PRAGUE—A recently released biopic about the life of Vaclav Havel, the famed anti-communist dissident who became the Czech Republic’s first president, wasn’t well-received by local critics. The overwhelming consensus was that “Havel” simplifies history and focuses too much on its subject’s personal foibles, chiefly his notorious womanizing. Such criticisms aside, the film couldn’t have arrived in cinemas at a more fitting time. A revival of Havel’s legacy is underway among the Czech political class, as a signpost for what the country’s political ideals should be and why they have gone astray.
When the president of the Senate, Milos Vystrcil, who belongs to the opposition Civic Democratic Party, led a controversial delegation to Taiwan in late August and early September, he says he was channeling that legacy. He met with President Tsai Ing-wen in Taipei and addressed parliament, where he declared, “I am Taiwanese,” in a nod to U.S. President John F. Kennedy’s famous speech against communism in West Berlin in 1963. China’s foreign minister, Wang Yi, described the trip as “an act of international treachery” and threatened hefty repercussions. His visit was also opposed by his own government in Prague, which has pushed for closer ties with Beijing.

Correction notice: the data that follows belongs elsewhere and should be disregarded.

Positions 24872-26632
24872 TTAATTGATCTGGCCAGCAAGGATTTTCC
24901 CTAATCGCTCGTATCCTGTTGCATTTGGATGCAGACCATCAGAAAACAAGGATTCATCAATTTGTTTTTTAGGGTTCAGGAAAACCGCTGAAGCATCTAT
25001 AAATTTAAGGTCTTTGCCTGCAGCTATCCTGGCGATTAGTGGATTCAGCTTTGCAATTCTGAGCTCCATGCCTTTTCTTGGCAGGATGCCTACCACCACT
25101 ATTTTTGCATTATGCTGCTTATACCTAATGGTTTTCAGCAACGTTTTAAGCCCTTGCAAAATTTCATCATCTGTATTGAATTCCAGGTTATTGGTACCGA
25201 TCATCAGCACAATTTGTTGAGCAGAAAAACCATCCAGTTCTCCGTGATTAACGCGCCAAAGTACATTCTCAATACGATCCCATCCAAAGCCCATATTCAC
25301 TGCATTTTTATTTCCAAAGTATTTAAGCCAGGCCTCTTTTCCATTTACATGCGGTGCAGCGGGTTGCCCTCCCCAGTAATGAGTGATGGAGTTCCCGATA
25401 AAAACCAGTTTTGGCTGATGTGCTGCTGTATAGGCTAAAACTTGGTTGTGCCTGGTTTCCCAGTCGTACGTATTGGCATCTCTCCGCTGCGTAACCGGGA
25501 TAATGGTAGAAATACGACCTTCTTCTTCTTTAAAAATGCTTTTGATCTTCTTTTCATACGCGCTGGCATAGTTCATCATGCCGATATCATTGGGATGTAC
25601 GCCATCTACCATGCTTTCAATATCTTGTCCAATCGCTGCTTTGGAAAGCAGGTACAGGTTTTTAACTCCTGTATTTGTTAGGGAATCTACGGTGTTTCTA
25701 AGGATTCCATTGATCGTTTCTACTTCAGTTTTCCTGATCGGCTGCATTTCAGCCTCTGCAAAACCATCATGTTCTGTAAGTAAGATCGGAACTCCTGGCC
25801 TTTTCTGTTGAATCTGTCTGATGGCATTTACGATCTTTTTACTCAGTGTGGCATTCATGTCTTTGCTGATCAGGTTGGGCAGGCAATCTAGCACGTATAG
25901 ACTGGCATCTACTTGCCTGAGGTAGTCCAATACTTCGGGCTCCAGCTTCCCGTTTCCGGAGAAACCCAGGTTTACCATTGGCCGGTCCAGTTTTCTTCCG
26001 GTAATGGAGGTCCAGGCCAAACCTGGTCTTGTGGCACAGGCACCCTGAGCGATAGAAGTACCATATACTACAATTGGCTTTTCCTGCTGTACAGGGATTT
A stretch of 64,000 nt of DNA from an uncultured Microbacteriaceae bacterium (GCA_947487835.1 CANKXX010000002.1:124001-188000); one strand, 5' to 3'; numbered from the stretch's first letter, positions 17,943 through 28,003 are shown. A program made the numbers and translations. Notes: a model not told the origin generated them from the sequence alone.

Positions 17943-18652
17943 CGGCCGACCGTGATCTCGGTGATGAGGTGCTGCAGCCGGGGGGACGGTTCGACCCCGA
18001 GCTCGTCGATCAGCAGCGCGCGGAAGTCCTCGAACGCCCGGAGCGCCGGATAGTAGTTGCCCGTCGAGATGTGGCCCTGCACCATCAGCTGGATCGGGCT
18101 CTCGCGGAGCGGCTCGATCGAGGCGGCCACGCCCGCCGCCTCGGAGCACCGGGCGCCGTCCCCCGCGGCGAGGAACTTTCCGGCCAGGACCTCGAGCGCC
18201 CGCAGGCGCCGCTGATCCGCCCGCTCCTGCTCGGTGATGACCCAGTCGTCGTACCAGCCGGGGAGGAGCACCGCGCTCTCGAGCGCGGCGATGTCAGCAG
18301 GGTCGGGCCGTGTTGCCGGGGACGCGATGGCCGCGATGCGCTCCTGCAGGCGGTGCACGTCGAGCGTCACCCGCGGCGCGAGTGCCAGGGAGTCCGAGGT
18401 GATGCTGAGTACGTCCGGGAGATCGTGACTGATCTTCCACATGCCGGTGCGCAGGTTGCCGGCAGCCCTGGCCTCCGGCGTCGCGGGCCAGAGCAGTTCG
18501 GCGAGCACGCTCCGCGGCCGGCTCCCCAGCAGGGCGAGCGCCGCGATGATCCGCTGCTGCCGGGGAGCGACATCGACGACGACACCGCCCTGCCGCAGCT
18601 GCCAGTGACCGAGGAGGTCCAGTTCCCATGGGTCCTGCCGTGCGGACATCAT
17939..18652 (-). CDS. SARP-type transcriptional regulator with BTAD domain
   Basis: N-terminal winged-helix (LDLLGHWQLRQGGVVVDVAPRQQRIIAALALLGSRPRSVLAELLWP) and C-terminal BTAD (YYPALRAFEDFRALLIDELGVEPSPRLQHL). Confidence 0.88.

But for Vystrcil, his visit to show support for a fellow democracy threatened by a neighboring communist power was, as he put it, “to honor the spirits of late Czech President Vaclav Havel.”